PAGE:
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Old 05-29-2014, 10:35 AM   #11
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Quote:
Originally Posted by Charles Firth View Post
I have to remember at least to me I'm pulling a lot behind me.
Hey, Chuck, I'm Wright from Richmond.
You just had the epiphany we all get. You are hauling a mobile home. Although your trailer is a bit more aerodynamic than mine, it still puts up a fight with the wind. It is heavier than my 2604WS, too. Towing in the 55-60 mph range will get you the best compromise between good mileage and elapsed time on the road. My tach reads 2200 at 60 on a level road with no headwind and I'm getting 11 mpg.
In the mountains, I slow down to the 45 mph range. Staying at that speed gets me over Afton Mtn. at about 3200 rpm. No use bustin' ***** UP the mountain when you're just going to come down the other side in lower gears coaxing the brakes to keep that mutha from shoving you into eternity.
You'll find your "sweet spot" for all towing conditions with experience.
Now as to the mirror concern. You are sitting much further away from the right side mirror so your field of vision is smaller. This is common to all tow vehicles unless equipped with wide, tall, west coast mirrors (as on semis). I discovered that at about the time a car appears in my right mirror, it is still far enough behind to squeeze the trailer over. I mean the SOB has been watching my right blinker and knows I'm trying to get out of everyone's way so I just ease on over.

Hve a good summer with your 'Jammer!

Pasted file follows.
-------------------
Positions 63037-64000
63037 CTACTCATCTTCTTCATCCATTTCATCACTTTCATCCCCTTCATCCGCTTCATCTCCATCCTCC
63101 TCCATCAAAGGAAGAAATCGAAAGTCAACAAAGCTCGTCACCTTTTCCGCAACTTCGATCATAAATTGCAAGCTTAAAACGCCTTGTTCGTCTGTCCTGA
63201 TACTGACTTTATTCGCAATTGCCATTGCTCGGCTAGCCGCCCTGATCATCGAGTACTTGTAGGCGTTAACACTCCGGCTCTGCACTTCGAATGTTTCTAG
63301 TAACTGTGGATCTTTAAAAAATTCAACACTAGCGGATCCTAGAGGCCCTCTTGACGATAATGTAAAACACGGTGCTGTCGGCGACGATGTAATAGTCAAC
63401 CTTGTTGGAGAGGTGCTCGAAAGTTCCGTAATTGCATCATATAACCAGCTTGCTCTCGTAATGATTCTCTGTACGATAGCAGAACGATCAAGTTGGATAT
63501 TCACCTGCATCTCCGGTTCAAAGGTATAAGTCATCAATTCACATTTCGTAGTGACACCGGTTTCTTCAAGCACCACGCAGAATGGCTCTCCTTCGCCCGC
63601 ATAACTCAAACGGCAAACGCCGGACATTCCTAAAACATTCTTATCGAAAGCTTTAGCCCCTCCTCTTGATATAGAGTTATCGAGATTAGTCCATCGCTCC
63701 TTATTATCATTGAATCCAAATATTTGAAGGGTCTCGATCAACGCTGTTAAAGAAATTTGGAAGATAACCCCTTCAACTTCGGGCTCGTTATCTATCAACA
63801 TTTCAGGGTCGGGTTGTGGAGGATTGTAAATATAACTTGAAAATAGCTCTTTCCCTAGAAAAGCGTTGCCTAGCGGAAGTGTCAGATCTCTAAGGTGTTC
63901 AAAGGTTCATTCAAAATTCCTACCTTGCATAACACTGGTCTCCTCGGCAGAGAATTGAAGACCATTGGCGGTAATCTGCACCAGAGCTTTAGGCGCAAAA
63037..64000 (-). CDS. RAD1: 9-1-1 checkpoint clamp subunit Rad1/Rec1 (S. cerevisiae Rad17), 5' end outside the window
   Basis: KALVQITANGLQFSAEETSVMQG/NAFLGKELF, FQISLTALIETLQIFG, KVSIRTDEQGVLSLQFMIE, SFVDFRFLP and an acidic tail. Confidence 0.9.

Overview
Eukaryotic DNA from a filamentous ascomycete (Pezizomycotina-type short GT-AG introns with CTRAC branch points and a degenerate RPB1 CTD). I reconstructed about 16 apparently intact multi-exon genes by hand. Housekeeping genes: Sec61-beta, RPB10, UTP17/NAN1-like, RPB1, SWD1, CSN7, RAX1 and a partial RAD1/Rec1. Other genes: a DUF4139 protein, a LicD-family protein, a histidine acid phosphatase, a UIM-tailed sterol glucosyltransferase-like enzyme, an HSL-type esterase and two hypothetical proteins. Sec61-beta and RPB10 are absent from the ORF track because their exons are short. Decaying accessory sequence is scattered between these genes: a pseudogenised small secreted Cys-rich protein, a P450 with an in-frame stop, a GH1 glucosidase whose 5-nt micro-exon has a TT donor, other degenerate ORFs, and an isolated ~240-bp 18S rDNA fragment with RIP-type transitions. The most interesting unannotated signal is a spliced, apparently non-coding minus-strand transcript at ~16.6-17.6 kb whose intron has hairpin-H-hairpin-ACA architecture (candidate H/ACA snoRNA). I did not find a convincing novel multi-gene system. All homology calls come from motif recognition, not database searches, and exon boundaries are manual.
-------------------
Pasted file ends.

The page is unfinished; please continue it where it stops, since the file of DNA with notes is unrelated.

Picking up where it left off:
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Old 05-29-2014, 11:35 AM   #12
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Afton Mountain is hard on most vehicles not to mention if you are towing anything. I'm not sure I would attempt pulling Afton with my current setup. Maybe after I have a few more trips under my belt. Thanks again for the responses, you can always count on great opinions here, and people not just telling you what you want to hear.. SALESMAN " WITH THAT F250 YOU CAN HAUL ANYTHING WE HAVE ON THE LOT " sound familiar ???
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Old 05-29-2014, 12:04 PM   #13
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After working in the motorcycle indiustry for a while, where I was comparing our Norton and AJS products to our Japanese competition, I got used to 4-cylidner engines running at 12,000 rpm or more in normal street driving.

After moving to the US, it took some time before the relatively low engine speed of big Detroit V-8 engines becme "normal".

The modern vehicles have so much computer control, and a lot of it is designed to stop abuse of the mechanicals, I figure if the computers are letting an engine run at 5000 rpm when climbing a hill, then so be it. I don't even bother with turning the O/D off - I figure the computer knows more aout it than I do.

If the high rpm bothers you so much, just back off the gas a bit. My '01 Ford V-10 (it's in an '02 motorhome) gets up around 4200 rpm on some of our Cascade mountain passes, but that's a liter or more bigger than your rig and has more torque. The MH has a max gross of 22,000 lb, and I estimate we're probably 2000 lb below that limit ( 2 people, 2 Labradors, about 40 gallons of fresh water and the typical equipment for 2 weeks max away).
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Old 06-06-2014, 09:13 AM   #14
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So far our Tundra has done a great job of towing. It has the 5.7 with a 6 spd trans and 4.30 rear gears. Most of the time towing with tow / haul mode on with 6th gear locked out. 60 - 65 mph @ 2000 - 2200 RPM. In the mtns and steep hills it will gear down to 4th and will maintain 55 mph @ 3000 or so RPM's. Coming down steep grades she's locked in 3rd or 2nd depending on the grade with some light brake tapping to maintain a lower speed. 70K miles on the Tundra with the original brakes. More than recommended maintenance on the drivetrain.
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